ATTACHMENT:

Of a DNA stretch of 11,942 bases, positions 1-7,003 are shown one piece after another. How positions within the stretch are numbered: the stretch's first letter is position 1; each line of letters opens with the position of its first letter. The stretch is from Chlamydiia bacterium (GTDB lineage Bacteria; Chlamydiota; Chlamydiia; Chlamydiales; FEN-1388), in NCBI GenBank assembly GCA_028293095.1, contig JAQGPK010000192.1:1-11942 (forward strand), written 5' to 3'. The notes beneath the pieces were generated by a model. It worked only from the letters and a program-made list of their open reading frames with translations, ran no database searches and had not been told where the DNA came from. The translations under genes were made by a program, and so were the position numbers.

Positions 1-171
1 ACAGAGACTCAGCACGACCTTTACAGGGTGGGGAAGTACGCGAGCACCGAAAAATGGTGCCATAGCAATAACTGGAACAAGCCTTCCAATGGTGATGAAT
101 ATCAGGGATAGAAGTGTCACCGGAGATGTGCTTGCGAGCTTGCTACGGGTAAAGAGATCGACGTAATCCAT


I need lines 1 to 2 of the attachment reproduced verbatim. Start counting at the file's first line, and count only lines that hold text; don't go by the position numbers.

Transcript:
Of a DNA stretch of 11,942 bases, positions 1-7,003 are shown one piece after another. How positions within the stretch are numbered: the stretch's first letter is position 1; each line of letters opens with the position of its first letter. The stretch is from Chlamydiia bacterium (GTDB lineage Bacteria; Chlamydiota; Chlamydiia; Chlamydiales; FEN-1388), in NCBI GenBank assembly GCA_028293095.1, contig JAQGPK010000192.1:1-11942 (forward strand), written 5' to 3'. The notes beneath the pieces were generated by a model. It worked only from the letters and a program-made list of their open reading frames with translations, ran no database searches and had not been told where the DNA came from. The translations under genes were made by a program, and so were the position numbers.

Positions 1-171